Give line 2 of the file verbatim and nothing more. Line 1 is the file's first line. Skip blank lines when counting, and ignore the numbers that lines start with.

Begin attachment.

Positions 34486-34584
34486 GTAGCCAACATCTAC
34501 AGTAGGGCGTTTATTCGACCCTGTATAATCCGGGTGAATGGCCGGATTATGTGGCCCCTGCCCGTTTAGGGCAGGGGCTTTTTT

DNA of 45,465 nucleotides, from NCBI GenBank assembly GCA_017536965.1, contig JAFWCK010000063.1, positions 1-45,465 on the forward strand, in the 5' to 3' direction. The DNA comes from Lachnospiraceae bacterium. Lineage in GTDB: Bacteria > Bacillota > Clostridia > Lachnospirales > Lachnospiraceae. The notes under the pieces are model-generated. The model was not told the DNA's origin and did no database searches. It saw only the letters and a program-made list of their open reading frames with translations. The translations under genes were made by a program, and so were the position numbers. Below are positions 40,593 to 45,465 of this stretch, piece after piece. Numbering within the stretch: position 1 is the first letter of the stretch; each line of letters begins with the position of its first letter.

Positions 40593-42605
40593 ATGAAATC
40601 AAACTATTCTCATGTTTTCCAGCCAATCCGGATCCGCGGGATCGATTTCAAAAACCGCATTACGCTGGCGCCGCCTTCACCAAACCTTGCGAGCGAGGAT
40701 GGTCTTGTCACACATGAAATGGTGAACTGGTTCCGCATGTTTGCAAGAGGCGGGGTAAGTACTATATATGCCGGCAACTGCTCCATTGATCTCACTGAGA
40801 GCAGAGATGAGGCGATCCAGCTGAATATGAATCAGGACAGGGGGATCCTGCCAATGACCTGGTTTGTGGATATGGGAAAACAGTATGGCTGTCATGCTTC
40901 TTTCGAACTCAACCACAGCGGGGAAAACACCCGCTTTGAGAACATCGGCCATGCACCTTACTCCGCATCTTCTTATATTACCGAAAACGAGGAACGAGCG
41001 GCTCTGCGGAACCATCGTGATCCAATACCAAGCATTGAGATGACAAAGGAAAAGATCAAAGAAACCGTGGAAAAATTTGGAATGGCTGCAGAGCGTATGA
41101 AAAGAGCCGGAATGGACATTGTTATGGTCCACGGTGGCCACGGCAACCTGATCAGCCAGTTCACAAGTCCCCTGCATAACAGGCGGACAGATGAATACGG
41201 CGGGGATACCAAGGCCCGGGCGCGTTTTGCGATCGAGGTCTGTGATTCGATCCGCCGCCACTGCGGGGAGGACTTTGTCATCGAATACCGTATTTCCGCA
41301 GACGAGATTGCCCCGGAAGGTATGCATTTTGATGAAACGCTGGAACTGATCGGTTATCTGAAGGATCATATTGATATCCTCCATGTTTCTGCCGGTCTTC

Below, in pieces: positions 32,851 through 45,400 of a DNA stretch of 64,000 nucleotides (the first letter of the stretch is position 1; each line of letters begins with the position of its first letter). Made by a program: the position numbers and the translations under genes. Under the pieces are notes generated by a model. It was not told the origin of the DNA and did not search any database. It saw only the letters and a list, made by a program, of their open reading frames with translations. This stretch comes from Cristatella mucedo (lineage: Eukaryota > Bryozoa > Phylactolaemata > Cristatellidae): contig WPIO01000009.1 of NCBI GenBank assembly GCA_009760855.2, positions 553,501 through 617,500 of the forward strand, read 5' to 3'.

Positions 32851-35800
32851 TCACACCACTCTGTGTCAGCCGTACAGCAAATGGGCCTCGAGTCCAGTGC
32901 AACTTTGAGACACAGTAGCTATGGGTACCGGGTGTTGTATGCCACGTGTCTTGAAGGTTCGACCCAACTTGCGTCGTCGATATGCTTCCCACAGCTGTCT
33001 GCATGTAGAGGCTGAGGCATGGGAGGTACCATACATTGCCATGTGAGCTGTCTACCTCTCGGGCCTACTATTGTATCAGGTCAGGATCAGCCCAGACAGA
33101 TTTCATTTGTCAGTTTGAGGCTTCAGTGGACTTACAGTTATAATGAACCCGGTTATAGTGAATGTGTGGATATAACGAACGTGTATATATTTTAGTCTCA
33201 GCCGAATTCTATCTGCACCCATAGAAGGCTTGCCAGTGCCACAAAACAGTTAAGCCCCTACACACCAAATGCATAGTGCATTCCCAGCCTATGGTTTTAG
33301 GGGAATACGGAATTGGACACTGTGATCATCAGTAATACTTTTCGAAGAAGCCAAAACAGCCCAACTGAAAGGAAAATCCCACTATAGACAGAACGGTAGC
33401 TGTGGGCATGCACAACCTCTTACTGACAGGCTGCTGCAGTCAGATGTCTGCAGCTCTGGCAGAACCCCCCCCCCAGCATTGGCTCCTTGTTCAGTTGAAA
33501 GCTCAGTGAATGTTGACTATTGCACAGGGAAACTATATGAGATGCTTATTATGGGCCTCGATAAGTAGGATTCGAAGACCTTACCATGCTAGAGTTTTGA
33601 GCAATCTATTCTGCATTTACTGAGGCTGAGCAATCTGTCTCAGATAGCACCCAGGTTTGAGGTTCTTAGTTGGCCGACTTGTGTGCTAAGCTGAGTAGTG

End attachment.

34486 GTAGCCAACATCTAC